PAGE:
BY DAVID STERN | Karen Ocamb’s tribute to Frontiers Magazine was a tour-de-force tribute to what was once a vital institution. But I would like to elaborate on what she called “machinations” during my tenure as co-owner, sole owner and publisher.
When Mark Hundahl and I, then publishers of IN Magazine, purchased Frontiers in 2007, we purchased it at what was then fair market value. For the two years that followed we ran both IN & Frontiers with a blended staff from both publications.
During a very shaky economy in 2009 we merged the content of IN and Frontiers into one publication. I’m very proud that IN (my baby) got 11 full years of publishing before merging the content into Frontiers.
Shortly after that I made the publication all glossy, created PozFrontiers.com, and re-vamped the Frontiers website.
We thrived even in the face of adversity.
Though we were unable to keep pace with expenses, including a huge debt to Wells Fargo, during the economic downturn we found some success after filing Chapter 11 and establishing a plan for recovery.
I successfully created a new revenue opportunity that could potentially keep the company afloat by growing the website’s traffic by 400%.
The resulting revenue stream allowed the company, absent debt, to more easily operate in the black. I established an events division that also created new revenue streams and which provided additional ways to promote advertisers associated with the then respected Frontiers brand. Our events included the Community Builders Awards tied into our 30 & 31 anniversaries, the West Hollywood Auto Show, and my swan song, the hugely successful LGBT Wedding Expo, with over 1500 attendees, which included a stellar Frontiers Wedding Guide that went with it.
Unfortunately, due to the debt repayment dictates of the Chapter 11 overseers, many writers, etc. that were owed money only got pennies on the dollar.
By the time Michael Turner stepped in and bought the company — free of debt — from the bankruptcy court, he inherited a thriving and growing website as well as a growing revenue stream from the events division.
Had I remained Publisher, as Turner had promised until the 11th hour, there was a plan in place to make good once New Frontiers took ownership.
I cannot speak to what happened after that, as I was not part of it.
I would like to be clear, at the time Turner bought Frontiers thru the Chapter 11 and with the Wells Fargo debt removed, he was handed a company in the black, with a thriving events division, a growing website, and “We want you back” campaign ready to launch, instead of a an issue in Russian.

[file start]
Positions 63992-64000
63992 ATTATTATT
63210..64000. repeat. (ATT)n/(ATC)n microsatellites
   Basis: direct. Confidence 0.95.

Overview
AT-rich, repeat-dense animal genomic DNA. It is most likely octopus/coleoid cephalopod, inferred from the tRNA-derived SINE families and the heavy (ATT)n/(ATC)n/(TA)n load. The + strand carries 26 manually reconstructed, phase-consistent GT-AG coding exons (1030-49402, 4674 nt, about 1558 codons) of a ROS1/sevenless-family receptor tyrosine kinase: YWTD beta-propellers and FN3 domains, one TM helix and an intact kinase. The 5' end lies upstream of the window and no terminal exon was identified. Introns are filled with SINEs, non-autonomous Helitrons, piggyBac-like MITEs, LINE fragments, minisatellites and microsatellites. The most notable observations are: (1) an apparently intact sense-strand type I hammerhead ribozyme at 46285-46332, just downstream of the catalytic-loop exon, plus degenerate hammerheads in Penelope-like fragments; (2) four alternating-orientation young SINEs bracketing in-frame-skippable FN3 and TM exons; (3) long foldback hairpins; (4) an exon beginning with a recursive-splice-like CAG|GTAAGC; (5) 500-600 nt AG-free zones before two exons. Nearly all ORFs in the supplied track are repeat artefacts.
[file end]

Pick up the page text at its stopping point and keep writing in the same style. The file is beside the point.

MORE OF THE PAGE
Michael Turner took over Frontiers in Feb of 2013. I stayed an additional 5 weeks, but the writing was on the wall as was my departure after 26 years in LGBT media. By the time the Pride issue came out, less than 3 months later, Turner had managed to lose over 40% of the advertising base. He followed this up in the fall with the 2nd annual LGBT Wedding Expo. (The only thing I know of this is that it went from1500 attendee’s to around150 – no the loss of a zero is not a typo – the formula for sales was the same, which included a Wedding Guide that he never printed.) Rule #1 – be impeccable in your word – not that I’m perfect, but it certainly I principle I try to practice daily.
There is much more I could say about this time period, but as Karen so eloquently put it, I’d rather turn my anger into a sigh.
Karen & I have been friends for over 25 years. I will always be grateful for her old school style of journalism, you know, little things like fact checking and unbiased reporting. She is the best of the best!
It was sad day when I heard of her firing and the comments Blair made to Press Pass Q.
I do agree with one thing I read Blair said, which was to make room for millennia’s. But he sadly missed the vital part of that equation, which was for them to learn from those that blazed the trail so they could carry it forward.
For many years Mark & I had discussed creating a non-profit to act as a training ground for upcoming LGBT media professionals and their allies. It is a vision that I created with the Frontiers Awareness & Education Foundation, which I am proud to say, that even thou in its infancy, Mark got to see before his passing.
In the short time the Foundation was active, it had 2 interns and a grant from the City of West Hollywood. Even the Chapter 11 judge saw the value of the Foundation and allowed a small stipend to keep it going.
During my negotiations with Turner, among the many things he promised was that he would keep that small amount of funding for the Frontiers Awareness & Education Foundation in place. Suffice to say, it was cut within his first few weeks of ownership, the grant was returned, and the talented people at Frontiers, including Karen were no longer available to train the next generation of LGBT media.
I will always be proud of my 26 years as a part of the LGBT media in Los Angeles.
Sigh, release, let go, and bless all the people that came together that made Frontiers the great service to the community that it once was.
Publisher Frontiers 2007-2013
Publisher IN Publications 1998 – 2009